Helpful Safety Guidelines for People With Hearing Loss

Senior man with hearing loss getting ready to go out with his best friend, a Standard Poodle service dog.

Living with hearing loss can be quite an adjustment for you and your family. It can also come with some perils.

What’s going to happen if you can’t hear a smoke detector or someone yelling your name? Car sounds can signal hazards ahead, but if you have neglected hearing loss, you won’t hear them.

But the “what ifs” aren’t something you should stress over. If you have untreated hearing loss, getting a hearing exam is the first thing you need to do. Here are a few tips to help keep individuals with hearing aids and their families safer whether or not they are using their hearing aid.

1. Don’t go out alone

If you can, bring somebody with you who isn’t struggling to hear. If that’s not possible, request that people face you when talking to you so they are easier to hear.

2. Stay focused when you’re driving

It’s essential to remain focused when you’re driving because you can’t rely on your hearing as much for cues. Pull off the road if you need to plot a route and avoid your GPS and phone. If you suspect you have an issue with your hearing aid, come see us before getting behind the wheel.

If there are times while you’re driving that you might need to have your passengers quiet down or turn off the radio, there’s no reason to be embarrassed. Safety first!

3. Think about getting a service animal

For individuals who have loss of vision, epilepsy, or other issues, a service animal seems obvious. But if you’re dealing with auditory issues, they can also be very helpful. You can be alerted to danger by a service dog. They can inform you when somebody is at your door.

They can assist you with your hearing issues and they are also wonderful companions.

4. Make a plan

Before an emergency occurs, make a plan. Talk it over it with others. For example, be certain your family knows that you will be in the basement if a tornado hits. In case of a fire, plan a designated location that you’ll be outside the house.

This way, emergency personnel, and your family will know where you will be if something were to happen.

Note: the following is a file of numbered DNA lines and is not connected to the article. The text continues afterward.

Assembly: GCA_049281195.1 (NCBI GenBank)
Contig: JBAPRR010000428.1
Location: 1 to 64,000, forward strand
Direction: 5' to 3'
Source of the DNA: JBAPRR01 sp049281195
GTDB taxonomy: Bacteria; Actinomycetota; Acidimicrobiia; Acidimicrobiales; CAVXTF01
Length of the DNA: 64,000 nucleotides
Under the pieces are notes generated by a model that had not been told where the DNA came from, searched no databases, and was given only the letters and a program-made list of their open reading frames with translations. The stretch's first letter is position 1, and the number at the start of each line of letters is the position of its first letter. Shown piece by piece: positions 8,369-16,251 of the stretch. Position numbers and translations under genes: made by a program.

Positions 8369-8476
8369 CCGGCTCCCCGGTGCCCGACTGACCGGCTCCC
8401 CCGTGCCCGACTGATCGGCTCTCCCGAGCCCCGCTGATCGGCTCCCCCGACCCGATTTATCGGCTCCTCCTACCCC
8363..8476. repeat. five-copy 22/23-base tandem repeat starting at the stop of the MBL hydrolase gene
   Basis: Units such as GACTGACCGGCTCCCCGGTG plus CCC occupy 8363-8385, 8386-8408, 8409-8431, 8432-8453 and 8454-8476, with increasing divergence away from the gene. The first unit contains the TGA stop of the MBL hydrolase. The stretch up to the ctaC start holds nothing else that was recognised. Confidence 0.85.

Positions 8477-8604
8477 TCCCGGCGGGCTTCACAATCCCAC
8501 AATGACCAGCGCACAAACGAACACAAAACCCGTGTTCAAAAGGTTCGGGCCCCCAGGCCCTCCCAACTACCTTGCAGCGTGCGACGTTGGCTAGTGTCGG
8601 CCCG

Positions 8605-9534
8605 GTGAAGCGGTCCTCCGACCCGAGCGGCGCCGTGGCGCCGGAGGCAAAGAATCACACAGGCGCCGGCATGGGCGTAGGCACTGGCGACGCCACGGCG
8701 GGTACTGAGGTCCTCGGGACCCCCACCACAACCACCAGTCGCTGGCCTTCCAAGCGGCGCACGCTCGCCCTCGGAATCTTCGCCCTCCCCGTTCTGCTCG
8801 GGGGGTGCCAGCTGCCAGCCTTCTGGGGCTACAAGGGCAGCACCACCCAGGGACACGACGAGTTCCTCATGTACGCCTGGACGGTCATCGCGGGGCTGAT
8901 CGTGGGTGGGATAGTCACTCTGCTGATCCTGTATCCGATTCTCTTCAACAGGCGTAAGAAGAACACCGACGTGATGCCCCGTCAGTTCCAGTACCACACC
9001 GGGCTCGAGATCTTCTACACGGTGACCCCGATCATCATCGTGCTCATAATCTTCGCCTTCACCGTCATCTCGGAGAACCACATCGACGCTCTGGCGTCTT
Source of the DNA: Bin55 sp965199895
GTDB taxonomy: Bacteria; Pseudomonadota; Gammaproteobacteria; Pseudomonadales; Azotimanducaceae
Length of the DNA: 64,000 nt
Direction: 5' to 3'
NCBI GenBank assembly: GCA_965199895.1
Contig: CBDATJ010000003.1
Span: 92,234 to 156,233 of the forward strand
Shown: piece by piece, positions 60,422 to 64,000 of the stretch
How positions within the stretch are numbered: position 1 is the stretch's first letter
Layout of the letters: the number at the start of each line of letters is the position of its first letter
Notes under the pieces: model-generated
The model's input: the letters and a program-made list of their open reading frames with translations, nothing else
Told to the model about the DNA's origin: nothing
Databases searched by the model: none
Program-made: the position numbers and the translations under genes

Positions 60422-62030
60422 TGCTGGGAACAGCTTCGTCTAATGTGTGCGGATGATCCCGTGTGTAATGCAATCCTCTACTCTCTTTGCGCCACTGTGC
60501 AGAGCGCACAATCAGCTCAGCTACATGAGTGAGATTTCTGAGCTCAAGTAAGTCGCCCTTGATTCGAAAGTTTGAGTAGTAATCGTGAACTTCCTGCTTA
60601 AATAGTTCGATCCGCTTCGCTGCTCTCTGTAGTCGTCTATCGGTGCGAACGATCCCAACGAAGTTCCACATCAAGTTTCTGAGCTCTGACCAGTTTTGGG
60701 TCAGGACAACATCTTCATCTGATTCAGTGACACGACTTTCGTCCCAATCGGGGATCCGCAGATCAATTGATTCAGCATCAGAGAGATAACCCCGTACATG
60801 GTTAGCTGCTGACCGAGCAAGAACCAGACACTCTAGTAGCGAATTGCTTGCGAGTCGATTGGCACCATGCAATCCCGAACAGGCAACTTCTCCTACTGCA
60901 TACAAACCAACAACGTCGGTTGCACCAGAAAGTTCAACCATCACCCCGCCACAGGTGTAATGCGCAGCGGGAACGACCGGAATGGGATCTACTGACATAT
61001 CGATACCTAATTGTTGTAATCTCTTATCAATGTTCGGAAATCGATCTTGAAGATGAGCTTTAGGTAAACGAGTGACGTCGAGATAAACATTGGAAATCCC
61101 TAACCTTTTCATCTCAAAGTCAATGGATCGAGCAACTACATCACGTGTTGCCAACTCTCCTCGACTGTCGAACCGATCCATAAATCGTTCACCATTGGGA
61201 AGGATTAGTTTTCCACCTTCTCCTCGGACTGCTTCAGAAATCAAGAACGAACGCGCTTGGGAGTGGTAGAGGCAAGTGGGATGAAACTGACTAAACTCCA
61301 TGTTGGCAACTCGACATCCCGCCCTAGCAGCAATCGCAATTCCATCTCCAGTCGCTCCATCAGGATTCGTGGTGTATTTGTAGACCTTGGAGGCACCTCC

5. Adjust yourself to visual clues while driving

Over time, it’s likely that your hearing loss has worsened. You might need to rely on your eyes more if you don’t regularly have your hearing aids calibrated. You may not hear sirens so look out for flashing lights. When kids or pedestrians are nearby, stay extra vigilant.

6. Let friends and family know about your hearing trouble

It may be hard to admit, but it’s essential that people in your life are aware of your hearing issues. They can warn you about something you might not hear so that you can go to safety. They most likely won’t bother alerting you if they think you hear it too.

7. Be vigilant about the maintenance of your vehicle

Your car might begin making unusual sounds that your hearing loss stops you from detecting. These sounds could suggest a mechanical problem with your vehicle. If disregarded, they can do long-term damage to your car or put you at risk. When you take your vehicle in for routine maintenance, ask your mechanic to give your car a general once-over.

8. Have your hearing impairment treated

If you want to be safe, getting your hearing loss treated is essential. Have your hearing tested yearly to determine when your hearing loss is substantial enough to require an assistive device. Don’t allow pride, money, or time constraints stop you. Modern hearing aids are discreet, functional, and very affordable. A hearing aid can help you stay safer in many situations at home, work, park, shopping, and driving.

The site information is for educational and informational purposes only and does not constitute medical advice. To receive personalized advice or treatment, schedule an appointment.